Profit maximisation may indeed be the survival kit of the ice-cream store around the corner, but clearly it cannot be the prime goal of the mature corporation that transcends markets, manages demand and relies on the government underwriting of expensive technology. In addition, the need for long-term planning in product development does not allow the corporation to fall victim of fluctuating prices and unstable demand. Instead its primary goals are to achieve a “secure” level of earnings, maintain price stability (often through collusion), manage demand and of course grow, i.e. increase its market share. The Dutch electronics giant Philips controls 70% of the Brazilian market for consumer electronics but, as many Philips executives will no doubt attest, the reasons for pursuing this strategy have very little, if anything, to do with profit maximisation. Discounting the prominence of profit maximisation, achievement of the above primary objectives allows easily the pursuit of other lesser ones that fall into the sphere of “social responsibility”. A company that acts in what many would describe as a socially responsible manner is fully compatible with capitalism and consumer sovereignty: apart from promoting a sound corporate image, it capitalises on increased consumer awareness on societal concerns and by doing so it also takes care very nicely of its own bottom line. Consumer reigns again.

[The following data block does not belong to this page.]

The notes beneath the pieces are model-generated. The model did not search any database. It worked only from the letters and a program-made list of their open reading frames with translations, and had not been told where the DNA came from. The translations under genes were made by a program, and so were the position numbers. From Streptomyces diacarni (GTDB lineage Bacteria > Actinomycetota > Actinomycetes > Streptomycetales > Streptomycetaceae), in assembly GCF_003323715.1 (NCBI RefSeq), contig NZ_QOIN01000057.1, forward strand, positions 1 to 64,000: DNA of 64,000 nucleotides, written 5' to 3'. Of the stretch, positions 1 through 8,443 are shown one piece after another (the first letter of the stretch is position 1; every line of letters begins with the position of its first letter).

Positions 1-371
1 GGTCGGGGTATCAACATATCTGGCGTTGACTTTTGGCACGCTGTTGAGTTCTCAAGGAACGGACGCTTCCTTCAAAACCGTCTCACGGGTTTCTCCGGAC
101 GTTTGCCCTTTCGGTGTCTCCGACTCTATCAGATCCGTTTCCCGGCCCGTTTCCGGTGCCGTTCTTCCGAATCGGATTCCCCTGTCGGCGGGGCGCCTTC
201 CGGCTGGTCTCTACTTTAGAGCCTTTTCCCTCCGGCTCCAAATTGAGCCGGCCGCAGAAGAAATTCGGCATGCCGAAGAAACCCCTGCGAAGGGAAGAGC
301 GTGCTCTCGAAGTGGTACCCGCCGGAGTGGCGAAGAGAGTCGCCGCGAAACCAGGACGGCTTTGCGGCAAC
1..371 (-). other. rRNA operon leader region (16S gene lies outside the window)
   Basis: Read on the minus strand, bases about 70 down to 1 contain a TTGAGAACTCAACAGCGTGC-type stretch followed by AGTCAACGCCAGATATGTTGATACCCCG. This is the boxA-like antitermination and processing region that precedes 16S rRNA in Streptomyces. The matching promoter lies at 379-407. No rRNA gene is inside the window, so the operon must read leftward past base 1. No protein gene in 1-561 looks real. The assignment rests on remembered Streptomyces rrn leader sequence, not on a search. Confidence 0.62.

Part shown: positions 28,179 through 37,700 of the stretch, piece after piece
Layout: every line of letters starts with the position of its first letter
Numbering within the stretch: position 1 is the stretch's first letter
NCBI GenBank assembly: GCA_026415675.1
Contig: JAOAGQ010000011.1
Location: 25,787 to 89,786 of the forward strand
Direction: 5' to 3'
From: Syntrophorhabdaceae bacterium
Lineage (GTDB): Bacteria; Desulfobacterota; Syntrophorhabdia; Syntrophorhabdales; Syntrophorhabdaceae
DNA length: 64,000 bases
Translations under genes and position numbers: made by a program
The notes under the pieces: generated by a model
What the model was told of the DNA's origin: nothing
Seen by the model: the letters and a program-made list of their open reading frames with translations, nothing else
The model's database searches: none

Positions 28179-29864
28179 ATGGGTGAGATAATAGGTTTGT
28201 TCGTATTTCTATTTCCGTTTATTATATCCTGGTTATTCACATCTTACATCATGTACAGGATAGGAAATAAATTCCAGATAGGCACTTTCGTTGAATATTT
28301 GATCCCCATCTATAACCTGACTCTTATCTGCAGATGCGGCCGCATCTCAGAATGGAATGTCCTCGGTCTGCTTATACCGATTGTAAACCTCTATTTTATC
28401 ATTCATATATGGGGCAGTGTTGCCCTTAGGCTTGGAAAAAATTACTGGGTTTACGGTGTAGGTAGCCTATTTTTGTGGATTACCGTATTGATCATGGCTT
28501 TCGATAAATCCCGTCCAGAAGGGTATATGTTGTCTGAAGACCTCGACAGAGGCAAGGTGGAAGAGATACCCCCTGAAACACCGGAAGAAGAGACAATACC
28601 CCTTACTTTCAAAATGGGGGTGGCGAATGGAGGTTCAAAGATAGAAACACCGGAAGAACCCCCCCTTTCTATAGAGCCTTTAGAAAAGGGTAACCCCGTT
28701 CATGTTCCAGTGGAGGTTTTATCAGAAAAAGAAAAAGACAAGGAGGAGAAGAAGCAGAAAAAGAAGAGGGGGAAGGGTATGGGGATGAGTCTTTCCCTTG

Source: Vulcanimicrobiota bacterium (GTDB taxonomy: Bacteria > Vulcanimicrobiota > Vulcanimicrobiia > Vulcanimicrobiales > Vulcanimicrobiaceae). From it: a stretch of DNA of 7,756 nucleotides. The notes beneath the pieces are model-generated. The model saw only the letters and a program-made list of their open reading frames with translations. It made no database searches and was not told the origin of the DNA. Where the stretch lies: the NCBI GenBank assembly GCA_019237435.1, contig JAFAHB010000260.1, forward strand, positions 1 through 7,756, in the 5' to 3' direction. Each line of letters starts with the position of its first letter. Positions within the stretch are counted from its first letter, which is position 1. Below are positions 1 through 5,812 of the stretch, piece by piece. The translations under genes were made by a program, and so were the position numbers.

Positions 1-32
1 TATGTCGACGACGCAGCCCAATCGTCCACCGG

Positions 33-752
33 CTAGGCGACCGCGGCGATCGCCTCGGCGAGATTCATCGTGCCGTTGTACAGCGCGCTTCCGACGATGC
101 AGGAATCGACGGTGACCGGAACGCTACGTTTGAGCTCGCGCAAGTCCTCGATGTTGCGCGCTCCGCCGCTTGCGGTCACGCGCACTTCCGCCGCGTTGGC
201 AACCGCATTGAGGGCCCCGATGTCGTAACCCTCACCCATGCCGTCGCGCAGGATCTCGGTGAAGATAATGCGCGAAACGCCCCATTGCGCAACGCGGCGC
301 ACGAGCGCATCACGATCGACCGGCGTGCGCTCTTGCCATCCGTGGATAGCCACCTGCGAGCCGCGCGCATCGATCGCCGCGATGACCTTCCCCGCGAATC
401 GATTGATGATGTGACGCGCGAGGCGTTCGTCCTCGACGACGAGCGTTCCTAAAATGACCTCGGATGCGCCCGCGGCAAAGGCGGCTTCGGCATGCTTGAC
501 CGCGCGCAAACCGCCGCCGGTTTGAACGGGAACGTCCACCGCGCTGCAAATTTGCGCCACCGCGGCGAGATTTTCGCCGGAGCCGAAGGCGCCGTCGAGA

As far as optimum resource allocation is concerned, the argument has been important in the past and in the less developed societies of today where choice among pressing physical needs is still pertinent. In mature and affluent economies, however, the choice is not between bread or housing but between psychological and well-cultivated wants, ranging from intelligent tooth brushes to cosmetic surgery. To quote Galbraith “…if this choice becomes increasingly less important with rising incomes, the economic problem also diminishes in importance and so do, more poignantly, the scholars who dwell on it…”

Hercules E. Haralambides
Professor of Economics
Erasmus University Rotterdam

[1] Herbert A. Simon, “Theories of Decision Making in Economics”, American Economic Review, Vol. XLIX, June 1959; and also, “ Models of Man”, John Wiley and Sons, Inc., New York, 1957.
[2] R.M. Cyert and J.G. March, “A Behavioral Theory of the Firm”, Prentice-Hall, Inc., Englewood Cliffs, N.J. 1963.